A tactic for the synthesis of Ni-modified graphene nanosheets (Ni-GNSs) as a high-performance reinforcement of a lead-free solder is proposed and achieved via an environmentally friendly and controllable pyrolysis method. The segmented pyrolysis processes of an Ni(CH3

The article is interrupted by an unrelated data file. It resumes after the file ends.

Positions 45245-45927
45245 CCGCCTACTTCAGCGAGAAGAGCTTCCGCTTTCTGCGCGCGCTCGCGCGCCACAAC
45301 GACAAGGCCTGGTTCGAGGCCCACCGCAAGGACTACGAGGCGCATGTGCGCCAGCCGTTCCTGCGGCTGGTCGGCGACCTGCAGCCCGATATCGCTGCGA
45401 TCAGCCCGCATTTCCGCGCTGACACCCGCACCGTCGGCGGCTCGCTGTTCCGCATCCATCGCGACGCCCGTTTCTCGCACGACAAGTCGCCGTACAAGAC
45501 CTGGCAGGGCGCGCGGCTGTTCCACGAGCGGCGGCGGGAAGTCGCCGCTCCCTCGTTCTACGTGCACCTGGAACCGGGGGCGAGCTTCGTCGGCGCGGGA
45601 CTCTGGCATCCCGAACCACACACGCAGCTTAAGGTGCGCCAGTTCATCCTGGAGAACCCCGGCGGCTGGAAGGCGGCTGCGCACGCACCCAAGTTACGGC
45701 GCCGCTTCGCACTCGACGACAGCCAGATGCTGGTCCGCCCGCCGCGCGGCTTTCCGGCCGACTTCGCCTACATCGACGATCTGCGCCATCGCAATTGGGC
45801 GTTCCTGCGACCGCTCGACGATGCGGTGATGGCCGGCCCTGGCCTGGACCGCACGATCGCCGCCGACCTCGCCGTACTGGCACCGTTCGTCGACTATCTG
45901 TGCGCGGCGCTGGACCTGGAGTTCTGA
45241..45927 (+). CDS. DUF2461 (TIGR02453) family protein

hybrid are discussed. The morphology, microstructure, phase transition, and adsorption strength of nanoparticles on the surface of GNSs with various theoretical Ni loadings are characterized. The adsorption mechanism of a single Ni atom on the surface of perfect graphene and defective graphene was studied based on density functional theory. The corresponding underlying formation mechanisms of Ni-GNSs are analyzed. The results show that the grain size, distribution and phase composition of the nanoparticles on GNSs could be controlled by changing the theoretical Ni loading level. The morphology and dispersity of Ni nanoparticles on GNSs did not significantly change after long-time or high-power ultrasonic treatment, suggesting that the adsorption strength between Ni nanoparticles and GNSs was relatively large and belonged to chemical adsorption based on first-principle calculation. Ni atoms tend to adsorb in the center of the carbon six-membered ring. The obtained Ni-GNSs nanohybrid exhibited a small size, fewer defects, and higher crystallinity and adsorption strength when the theoretical Ni loading was 17 mol %. The results have potential applications in the design of the reinforced phase of composites.
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